Retirement Announcement

In a letter addressed to all of my current clients sent earlier this week, I have officially announced my upcoming retirement.  Atty. Jon Olson will be taking over my practice effective July 1, 2017.

The letters provide details about the transition and what to expect over the next three months. A lot of work has gone into the retirement plan to ensure a smooth transition. It was important to me in doing this that my clients experience little to no disruption as a result of my retirement.  We’ve planned the transition so that it will almost be as though Atty. Olson and I had been partners in the same firm all along – minimal change.

It is still possible for any existing client whose bankruptcy case has not yet been filed to have their case filed before July 1.  Pre-filing procedures and requirements are unchanged.

Those who wish to meet Atty. Olson before July 1 may join us for a meet-and-greet at my office on Friday, June 9, 2017, from 2 pm – 4:30 pm.

Those who do not want Atty. Olson to take over working on their case must follow the instructions contained in the announcement letter I sent out.

Effective immediately, I am no longer accepting new clients (nor reopening any old cases).

This will also serve as my final blog post.

Tax Return (& Other eDoc) Submission Guidelines

‘Tis the season when I receive dozens of tax returns from my Chapter 13 Bankruptcy clients, as they are required to do each year that they remain in bankruptcy.

But it’s not just my pending Chapter 13 cases.  I receive electronic documents via e-mail from many of my clients throughout the year.  For the most part, there are no issues.  But occasionally there are, and I wanted to go over some of the most common issues to help reduce the number of problematic submissions.

Keep in mind that almost every document I request from my clients (including tax returns, pay-stubs, mortgages, and car titles) will ultimately be turned over to the trustee assigned to their case for review.  A lot of these rules and guidelines are intended to facilitate that transmission.

Do not photograph a document with your cell phone or camera.

The folds, shadows, reflections, and low resolution are all likely to be problems.  Scan documents with a proper scanner.  If you do not have a scanner, please just mail or drop-off a print copy.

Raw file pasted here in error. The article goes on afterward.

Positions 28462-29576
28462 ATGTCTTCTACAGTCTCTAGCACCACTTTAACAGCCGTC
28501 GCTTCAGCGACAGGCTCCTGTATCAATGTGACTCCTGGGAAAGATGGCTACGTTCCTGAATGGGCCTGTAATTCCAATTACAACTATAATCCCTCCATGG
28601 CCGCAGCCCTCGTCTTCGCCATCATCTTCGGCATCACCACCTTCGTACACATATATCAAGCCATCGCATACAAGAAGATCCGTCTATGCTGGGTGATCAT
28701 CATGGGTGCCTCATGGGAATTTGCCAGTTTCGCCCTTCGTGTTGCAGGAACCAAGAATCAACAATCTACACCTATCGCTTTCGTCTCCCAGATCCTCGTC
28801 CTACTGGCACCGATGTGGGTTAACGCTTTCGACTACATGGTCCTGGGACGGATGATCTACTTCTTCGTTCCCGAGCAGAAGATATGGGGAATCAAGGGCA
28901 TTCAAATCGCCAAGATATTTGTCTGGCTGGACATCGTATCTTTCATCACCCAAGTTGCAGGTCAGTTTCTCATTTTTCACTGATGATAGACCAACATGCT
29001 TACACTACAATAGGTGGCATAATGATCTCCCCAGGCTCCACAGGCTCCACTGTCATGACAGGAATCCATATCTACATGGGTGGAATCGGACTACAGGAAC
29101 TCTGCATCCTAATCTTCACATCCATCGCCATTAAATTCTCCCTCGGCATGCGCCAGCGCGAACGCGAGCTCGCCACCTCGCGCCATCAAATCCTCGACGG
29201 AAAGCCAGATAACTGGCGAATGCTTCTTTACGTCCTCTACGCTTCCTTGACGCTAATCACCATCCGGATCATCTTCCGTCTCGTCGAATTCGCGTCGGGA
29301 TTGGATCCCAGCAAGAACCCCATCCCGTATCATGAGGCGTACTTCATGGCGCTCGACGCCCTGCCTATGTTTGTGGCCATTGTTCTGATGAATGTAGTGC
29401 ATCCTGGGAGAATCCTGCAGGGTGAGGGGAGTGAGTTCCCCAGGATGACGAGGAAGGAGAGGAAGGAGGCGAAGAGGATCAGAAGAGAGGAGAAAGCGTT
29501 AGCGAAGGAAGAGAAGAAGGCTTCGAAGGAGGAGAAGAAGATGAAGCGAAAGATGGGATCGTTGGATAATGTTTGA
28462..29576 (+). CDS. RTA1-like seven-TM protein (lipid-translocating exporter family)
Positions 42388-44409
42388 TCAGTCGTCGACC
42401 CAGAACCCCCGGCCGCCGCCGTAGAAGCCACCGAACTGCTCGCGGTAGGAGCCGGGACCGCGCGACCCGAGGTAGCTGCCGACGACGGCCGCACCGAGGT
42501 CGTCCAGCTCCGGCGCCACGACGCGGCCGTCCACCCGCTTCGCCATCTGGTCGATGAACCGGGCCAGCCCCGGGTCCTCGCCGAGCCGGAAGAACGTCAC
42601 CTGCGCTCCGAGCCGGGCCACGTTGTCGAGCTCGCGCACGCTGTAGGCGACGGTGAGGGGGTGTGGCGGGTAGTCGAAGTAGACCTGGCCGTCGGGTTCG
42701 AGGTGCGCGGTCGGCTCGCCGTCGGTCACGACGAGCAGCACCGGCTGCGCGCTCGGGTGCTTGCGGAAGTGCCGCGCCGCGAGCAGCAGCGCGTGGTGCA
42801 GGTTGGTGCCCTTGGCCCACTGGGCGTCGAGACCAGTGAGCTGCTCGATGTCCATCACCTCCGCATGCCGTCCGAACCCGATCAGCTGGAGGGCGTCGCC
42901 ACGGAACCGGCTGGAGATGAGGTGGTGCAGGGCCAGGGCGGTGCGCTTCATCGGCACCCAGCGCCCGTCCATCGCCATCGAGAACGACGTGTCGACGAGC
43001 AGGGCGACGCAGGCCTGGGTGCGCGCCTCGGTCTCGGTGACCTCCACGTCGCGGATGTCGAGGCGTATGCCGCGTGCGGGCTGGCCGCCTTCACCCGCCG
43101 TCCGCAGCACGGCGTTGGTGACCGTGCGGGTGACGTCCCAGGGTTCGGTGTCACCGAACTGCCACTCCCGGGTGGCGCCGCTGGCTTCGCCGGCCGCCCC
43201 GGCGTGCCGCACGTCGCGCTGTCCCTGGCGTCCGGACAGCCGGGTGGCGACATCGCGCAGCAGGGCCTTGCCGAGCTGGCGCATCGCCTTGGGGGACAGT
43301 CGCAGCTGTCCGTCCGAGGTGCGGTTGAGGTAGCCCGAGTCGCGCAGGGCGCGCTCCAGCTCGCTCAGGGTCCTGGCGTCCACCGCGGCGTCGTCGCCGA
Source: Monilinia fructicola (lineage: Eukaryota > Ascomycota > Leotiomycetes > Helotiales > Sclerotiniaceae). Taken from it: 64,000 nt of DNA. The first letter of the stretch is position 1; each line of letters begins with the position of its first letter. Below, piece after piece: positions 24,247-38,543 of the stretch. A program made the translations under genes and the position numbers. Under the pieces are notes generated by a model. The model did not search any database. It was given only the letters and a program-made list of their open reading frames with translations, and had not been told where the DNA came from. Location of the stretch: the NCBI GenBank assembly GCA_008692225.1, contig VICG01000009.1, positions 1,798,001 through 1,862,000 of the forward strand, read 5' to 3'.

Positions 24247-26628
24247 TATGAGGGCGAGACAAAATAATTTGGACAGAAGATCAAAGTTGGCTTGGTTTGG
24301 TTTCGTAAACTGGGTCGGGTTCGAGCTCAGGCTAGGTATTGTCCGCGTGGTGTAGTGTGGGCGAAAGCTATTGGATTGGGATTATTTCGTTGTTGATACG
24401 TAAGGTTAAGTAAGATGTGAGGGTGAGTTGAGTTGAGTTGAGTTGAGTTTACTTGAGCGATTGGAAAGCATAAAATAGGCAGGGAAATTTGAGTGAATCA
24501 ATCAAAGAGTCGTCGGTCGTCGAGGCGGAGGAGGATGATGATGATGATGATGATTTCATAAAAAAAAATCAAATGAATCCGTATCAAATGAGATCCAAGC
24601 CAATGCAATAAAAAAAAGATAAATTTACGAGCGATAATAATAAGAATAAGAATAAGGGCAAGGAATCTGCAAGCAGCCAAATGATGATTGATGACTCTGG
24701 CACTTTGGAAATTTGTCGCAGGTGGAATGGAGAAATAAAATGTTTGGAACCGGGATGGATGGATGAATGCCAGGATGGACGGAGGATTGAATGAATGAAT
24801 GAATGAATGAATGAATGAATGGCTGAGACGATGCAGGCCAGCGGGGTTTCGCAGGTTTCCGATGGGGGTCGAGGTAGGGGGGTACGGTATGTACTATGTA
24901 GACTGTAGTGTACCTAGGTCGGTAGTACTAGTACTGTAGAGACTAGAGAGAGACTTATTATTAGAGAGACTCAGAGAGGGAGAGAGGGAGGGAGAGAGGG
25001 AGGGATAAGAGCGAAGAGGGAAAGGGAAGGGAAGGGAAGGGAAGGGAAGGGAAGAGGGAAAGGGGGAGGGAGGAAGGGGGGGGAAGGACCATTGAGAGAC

Ensure scanner settings create a crisp image.

You don’t have to go nuts on scan resolution and create a 12MB file for a one page document.  But make sure that the scan resolution is good enough that we can read the content on the document.  Assume that at some point along the way, an older person with less-than-perfect eyesight needs to be able to read the document clearly.

300 x 300 dpi is sufficient in most cases.  Higher resolutions may be necessary if the document you’re scanning already has print quality issues or is printed in a small font.  Always open the scanned document and check the quality of the scan.

Save as a PDF, not an image.

You’ll be forgiven if you e-mail a .PNG or .JPG file, but it saves some time and reduces pixelation from multiple file conversions if documents are originally generated as .PDFs.  Free PDF printer drivers are readily available to download from the Internet.

Do not send password-protected documents.

This is a common problem with electronic tax returns, which are encrypted to protect sensitive information.  Even if I have the password, the encryption will prevent me from redacting the social security numbers (and any bank routing or account numbers) from your tax return, which I need to do before I can relay the document to the trustee.  The encryption also prevents me from printing the document to paper, so I can’t even re-scan it and then redact the numbers.

I care about protecting your confidential information, but ironically, the password protection prevents me from properly securing your document before transmitting it to the Trustee.

Ideally, electronic documents should be scanned versions of printed paper.  There is meta data encoded into the original digital file, and the best way to scrub that data clean is to print the file to paper and then scan the paper.

Do not use 3rd party cloud services.

Assuming that I can even access the file (which is hit or miss), many of these files will be encrypted or password-protected – inhibiting the redaction and printing functions described above.

Also, some cloud services require me to register an account to use them.  For the hundreds of clients I have, I cannot possibly (and won’t) create separate accounts just to access an electronic file.

If sending paper documents that aren’t already stapled, please don’t staple them.

Chances are, I’ll need to scan the documents, and staple holes tend to make papers stick together and jam in the scanner.  The fewer staples I need to remove, the better.

Only a few pages of tax returns are necessary.

There are only a few pages of a tax return I’ll need.  In most cases, each year of a tax return is 5 pages.  That’s two pages for the federal 1040 form and three pages for a standard Wisconsin Form 1 tax form.

If applicable, I also need federal schedules – especially any Schedule C, Schedule D, Schedule E, or Schedule SE.  These are mostly for people who run businesses, are otherwise self-employed, or have rental income.

I do not need cover sheets, summaries, comparisons, W2s, 1099s, worksheets, or other extraneous pages unless I specifically request them for some special reason.

When in doubt, send me everything and I’ll sort it out. But if you don’t want to send a 50 page document, know that there are usually only 5 pages I’m looking for each year.